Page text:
It is sad to consult the Google top trends on the eve of St. Patrick's Day. There are four Irish entries in the top twenty, not unexpected on the eve of the big day for 40 million Irish Americans.

Alas, one is for leprechauns and three are for recipes for corned beef and cabbage, soda bread and Guinness cake.

Is that really all we have to contribute to America? No, not really. For every forlorn plastic leprechaun in a shop window there is a living, beating vibrant Irish culture out there that has nothing to do with little green men.

I urge Irish Americans to go out and discover it, not to accept the drive-by version of their heritage on St. Patrick's Day of all days.

Read an Irish book. Colm Toibin's 'Brooklyn" a novel about a lonely woman from Ireland emigrating to America in the mid 1950s is a great place to start. It will give you extraordinary insight to the emigrant journey that some of your ancestors from whatever era faced.

Listen to Irish music. Not the canned stuff from Celtic Woman or the drunken warbling of "Danny Boy" but the stuff that lifts the heart and seizes the soul. Start off with Bill Whelan's majestic score from "Riverdance" and see if you can't stop a toe tapping, or a foot pounding or your heart beating a little faster.

Watch an Irish film. No, not the awful "Leap Year," but an Oscar-winning classic like "My Left Foot," the autobiography of Christy Brown, one of the most-inspirational stories from any culture.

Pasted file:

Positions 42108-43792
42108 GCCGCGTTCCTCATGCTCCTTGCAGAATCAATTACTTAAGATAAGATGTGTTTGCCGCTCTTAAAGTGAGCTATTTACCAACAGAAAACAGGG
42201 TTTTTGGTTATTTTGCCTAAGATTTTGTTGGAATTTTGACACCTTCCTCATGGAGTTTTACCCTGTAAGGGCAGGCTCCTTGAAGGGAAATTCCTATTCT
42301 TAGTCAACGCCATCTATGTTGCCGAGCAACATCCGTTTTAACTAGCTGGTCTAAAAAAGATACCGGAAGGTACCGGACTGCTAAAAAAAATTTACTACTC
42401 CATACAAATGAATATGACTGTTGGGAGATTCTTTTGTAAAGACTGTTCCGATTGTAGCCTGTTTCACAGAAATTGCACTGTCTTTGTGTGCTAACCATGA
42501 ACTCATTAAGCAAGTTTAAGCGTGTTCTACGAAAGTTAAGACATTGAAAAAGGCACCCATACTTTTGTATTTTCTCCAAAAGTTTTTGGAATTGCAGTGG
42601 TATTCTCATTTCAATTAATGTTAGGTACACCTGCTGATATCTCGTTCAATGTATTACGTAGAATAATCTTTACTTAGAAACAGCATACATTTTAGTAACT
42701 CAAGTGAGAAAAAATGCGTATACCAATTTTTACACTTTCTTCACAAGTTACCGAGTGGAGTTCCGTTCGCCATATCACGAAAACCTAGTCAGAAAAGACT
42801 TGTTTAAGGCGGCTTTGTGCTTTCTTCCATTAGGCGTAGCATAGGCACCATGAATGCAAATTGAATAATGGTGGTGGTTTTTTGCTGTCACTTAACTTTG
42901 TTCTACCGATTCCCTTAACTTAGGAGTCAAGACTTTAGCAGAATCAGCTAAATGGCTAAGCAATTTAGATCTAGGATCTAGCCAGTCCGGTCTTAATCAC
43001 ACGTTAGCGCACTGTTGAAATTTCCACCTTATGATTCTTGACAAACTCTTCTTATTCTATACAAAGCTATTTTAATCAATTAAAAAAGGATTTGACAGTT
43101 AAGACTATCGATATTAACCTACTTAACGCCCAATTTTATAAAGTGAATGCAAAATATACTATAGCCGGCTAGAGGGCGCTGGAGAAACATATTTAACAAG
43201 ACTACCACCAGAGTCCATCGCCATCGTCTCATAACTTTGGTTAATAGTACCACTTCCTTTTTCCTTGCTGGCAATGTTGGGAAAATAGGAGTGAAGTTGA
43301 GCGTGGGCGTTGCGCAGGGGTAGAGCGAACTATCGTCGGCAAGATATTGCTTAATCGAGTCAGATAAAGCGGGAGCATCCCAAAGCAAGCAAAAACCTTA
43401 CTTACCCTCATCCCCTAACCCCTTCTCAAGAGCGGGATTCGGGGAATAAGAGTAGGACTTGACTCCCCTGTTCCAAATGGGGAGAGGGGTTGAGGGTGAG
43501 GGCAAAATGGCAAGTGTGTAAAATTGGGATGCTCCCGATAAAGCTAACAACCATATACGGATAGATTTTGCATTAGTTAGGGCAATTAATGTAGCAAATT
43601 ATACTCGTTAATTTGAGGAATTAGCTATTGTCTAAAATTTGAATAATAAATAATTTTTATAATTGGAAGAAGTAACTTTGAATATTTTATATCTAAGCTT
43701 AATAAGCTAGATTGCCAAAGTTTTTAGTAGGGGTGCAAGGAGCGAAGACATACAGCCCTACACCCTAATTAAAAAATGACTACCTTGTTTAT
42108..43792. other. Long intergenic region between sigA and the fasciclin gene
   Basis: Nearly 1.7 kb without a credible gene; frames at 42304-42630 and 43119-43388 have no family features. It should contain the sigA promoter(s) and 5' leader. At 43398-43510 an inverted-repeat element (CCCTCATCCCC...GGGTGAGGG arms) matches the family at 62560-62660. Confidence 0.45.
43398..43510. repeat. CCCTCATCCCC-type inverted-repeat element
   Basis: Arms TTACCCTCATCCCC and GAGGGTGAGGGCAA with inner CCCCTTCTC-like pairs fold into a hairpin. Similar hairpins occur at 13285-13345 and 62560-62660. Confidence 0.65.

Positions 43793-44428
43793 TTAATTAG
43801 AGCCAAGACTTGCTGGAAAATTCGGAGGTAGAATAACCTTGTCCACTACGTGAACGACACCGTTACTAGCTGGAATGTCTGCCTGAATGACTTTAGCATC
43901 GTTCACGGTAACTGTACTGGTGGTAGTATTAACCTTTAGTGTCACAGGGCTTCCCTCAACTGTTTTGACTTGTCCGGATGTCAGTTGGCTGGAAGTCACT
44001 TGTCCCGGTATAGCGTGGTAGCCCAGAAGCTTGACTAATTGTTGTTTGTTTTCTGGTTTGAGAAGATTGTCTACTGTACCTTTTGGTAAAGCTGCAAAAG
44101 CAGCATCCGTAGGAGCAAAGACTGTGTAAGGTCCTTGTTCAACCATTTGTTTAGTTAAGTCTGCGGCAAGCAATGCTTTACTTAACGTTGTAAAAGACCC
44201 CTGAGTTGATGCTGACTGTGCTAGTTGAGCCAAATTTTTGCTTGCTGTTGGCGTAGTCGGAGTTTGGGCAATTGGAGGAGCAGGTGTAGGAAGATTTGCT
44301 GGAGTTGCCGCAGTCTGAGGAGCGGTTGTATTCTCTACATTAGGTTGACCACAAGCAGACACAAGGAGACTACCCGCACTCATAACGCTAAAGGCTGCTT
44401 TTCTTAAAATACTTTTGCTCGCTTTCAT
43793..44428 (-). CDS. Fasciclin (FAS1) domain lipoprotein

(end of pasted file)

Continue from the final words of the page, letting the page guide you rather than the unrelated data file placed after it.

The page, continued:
Read a poem. Not the awful shamrockery limericks which plague us this time of year, but pick up some poetry by W.B Yeats or Seamus Heaney and experience your heritage and history through their eyes.

Help is on the way for us to find a much more complete view of our culture. The Irish government announced today a huge effort to recolonize the arts in America. In 2011 in a dozen cities or so a huge Irish invasion of art and culture and music and song will take place. Think of it as an Irish Lollapalooza.

Above all think of it to as an opportunity to get to know ourselves a little better and appreciate what we have.

I look forward to the day the Google trends will show a Heaney poem or a Whelan creation at the top of the Irish list. The goodness of that will last year round. The plastic leprechaun goes back into his box the day after the "Wearing of the Green."

Happy St. Patrick's Day.

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